Hello, and welcome to Waxen Hearts.

In Shakespeare’s Twelfth Night, Viola quickly falls in love with Orsino and bemoans women’s “waxen hearts”, easily impressed by men. Shakespeare plays on the fact that during the early modern period people believed that women’s minds were more impressionable and moldable than those of men. At the same time the “woman” speaking these lines is, in fact, a boy actor (playing a boy dressed as girl), so this type of “woman” is indeed a thing purely molded by men. Whilst rejecting the sexist sentiment of “waxen hearts”, I would like to appropriate the phrase to describe how Shakespeare’s language, beautiful in its own right, has been reused and molded to suit the various purposes of his successors.

In this blog I will use (and perhaps misuse) language and moments from Shakespeare’s plays to suit my mood.

About me

I am currently completing a PhD in English Literature. My research interests include the early modern world, women's writing in the renaissance, the works of Mary Wroth (the first English woman to write and publish a sonnet sequence), and, of course, Shakespeare. Find out more about my research and teaching on my eportfolio.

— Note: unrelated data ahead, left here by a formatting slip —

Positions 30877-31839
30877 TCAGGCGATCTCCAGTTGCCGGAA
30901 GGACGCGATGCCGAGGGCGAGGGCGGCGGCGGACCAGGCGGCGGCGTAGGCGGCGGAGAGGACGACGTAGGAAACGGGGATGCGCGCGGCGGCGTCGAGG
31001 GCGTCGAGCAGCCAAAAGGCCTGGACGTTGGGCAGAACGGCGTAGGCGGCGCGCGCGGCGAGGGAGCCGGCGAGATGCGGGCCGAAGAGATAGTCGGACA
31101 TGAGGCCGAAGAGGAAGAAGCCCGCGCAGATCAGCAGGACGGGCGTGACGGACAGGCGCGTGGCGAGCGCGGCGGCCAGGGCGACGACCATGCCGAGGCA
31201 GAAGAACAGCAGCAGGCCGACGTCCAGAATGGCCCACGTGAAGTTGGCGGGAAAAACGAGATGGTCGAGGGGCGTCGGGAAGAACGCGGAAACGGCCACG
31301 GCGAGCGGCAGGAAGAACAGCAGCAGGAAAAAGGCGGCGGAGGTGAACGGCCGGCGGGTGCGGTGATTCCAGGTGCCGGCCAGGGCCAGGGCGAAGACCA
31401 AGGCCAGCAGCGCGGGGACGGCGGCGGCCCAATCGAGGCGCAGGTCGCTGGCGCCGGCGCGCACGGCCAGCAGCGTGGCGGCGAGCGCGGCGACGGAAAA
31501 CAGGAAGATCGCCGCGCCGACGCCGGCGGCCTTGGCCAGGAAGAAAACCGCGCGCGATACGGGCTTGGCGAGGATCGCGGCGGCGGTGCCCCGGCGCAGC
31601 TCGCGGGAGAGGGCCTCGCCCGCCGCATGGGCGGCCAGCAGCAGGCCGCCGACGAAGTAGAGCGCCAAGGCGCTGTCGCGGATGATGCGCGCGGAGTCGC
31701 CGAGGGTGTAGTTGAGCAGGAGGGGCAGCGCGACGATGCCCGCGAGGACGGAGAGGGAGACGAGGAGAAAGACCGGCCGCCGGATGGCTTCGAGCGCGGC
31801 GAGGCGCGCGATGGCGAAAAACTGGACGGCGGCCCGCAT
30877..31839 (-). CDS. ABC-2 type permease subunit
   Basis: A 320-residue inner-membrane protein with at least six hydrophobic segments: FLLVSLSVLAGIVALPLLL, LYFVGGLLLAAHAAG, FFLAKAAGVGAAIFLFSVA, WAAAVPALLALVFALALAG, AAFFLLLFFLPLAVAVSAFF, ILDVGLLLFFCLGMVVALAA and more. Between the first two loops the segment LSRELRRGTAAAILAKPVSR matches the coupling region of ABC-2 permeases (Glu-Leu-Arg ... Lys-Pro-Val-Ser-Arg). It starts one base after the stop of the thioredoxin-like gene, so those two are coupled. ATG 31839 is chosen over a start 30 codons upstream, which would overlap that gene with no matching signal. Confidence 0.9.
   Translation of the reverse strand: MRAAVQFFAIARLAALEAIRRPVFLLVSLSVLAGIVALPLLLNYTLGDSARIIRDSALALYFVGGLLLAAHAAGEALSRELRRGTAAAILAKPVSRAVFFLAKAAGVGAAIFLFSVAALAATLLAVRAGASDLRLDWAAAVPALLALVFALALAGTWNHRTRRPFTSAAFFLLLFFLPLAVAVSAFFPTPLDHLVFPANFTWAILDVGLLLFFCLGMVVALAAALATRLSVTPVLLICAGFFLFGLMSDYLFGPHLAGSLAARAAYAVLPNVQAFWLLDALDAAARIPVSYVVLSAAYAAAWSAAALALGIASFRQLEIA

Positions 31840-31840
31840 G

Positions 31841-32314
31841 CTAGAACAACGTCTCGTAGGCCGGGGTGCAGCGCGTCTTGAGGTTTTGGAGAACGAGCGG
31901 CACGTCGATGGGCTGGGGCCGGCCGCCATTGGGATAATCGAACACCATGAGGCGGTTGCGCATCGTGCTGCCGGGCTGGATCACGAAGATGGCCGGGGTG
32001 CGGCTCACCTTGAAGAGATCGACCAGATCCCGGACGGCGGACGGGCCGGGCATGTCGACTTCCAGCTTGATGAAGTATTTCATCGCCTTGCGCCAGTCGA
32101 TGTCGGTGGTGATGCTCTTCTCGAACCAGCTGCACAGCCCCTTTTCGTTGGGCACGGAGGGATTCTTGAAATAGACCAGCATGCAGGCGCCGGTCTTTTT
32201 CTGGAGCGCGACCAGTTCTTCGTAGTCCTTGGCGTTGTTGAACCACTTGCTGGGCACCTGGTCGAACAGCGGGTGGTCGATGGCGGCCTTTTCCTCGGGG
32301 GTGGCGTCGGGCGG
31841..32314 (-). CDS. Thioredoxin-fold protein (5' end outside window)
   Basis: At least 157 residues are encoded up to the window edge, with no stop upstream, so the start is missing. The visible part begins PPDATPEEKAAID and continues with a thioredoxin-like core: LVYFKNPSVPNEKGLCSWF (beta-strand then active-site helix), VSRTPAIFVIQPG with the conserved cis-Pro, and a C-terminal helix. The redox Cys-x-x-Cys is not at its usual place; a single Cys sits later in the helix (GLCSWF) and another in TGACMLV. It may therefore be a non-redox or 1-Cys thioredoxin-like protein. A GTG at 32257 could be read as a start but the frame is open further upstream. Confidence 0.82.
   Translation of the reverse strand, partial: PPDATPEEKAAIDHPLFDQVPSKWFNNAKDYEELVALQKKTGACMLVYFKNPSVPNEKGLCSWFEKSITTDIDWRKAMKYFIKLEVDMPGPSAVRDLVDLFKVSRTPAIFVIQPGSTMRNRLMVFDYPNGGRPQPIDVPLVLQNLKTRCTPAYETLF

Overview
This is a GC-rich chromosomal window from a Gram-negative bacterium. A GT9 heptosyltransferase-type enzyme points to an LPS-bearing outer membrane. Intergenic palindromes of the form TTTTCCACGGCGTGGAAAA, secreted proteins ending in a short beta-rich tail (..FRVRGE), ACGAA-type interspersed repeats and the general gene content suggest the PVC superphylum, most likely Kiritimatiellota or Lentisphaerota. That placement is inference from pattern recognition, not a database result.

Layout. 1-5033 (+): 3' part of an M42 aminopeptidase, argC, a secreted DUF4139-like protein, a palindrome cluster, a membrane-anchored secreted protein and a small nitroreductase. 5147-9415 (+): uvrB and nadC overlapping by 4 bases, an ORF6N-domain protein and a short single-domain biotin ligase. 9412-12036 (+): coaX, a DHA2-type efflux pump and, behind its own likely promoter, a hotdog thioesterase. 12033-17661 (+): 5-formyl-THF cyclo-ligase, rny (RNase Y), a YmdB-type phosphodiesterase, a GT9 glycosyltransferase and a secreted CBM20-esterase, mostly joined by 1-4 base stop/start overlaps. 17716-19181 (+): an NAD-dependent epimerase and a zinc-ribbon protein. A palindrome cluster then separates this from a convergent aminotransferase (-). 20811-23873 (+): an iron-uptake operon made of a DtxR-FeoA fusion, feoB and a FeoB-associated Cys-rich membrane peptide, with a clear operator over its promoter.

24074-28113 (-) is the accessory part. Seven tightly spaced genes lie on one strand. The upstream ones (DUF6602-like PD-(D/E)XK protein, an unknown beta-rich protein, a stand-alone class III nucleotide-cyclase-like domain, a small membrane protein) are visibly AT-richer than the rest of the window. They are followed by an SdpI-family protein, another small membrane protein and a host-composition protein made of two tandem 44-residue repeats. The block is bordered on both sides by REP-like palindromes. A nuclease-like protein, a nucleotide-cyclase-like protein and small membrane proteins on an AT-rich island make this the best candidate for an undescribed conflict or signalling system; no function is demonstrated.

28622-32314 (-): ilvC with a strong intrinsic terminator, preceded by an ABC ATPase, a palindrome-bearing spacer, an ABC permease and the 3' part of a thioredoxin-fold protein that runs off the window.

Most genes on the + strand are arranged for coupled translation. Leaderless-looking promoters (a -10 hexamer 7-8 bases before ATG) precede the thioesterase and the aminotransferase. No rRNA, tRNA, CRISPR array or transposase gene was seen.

As a woman who has the privilege of enjoying education, freedom, the right to vote, and so much more, I am a feminist. I enjoy film, fashion, art, theatre, trashy tv, great hair, and a bit of yoga. In this blog I hope to combine all of these with my life long love of Shakespeare.

If there are any news items or topics you'd enjoy reading about with a Shakespeare twist, let me know in the comments below.

Thomasin Bailey & Shakespeare
Photograph by Peter Marsh at ashmorevisuals.


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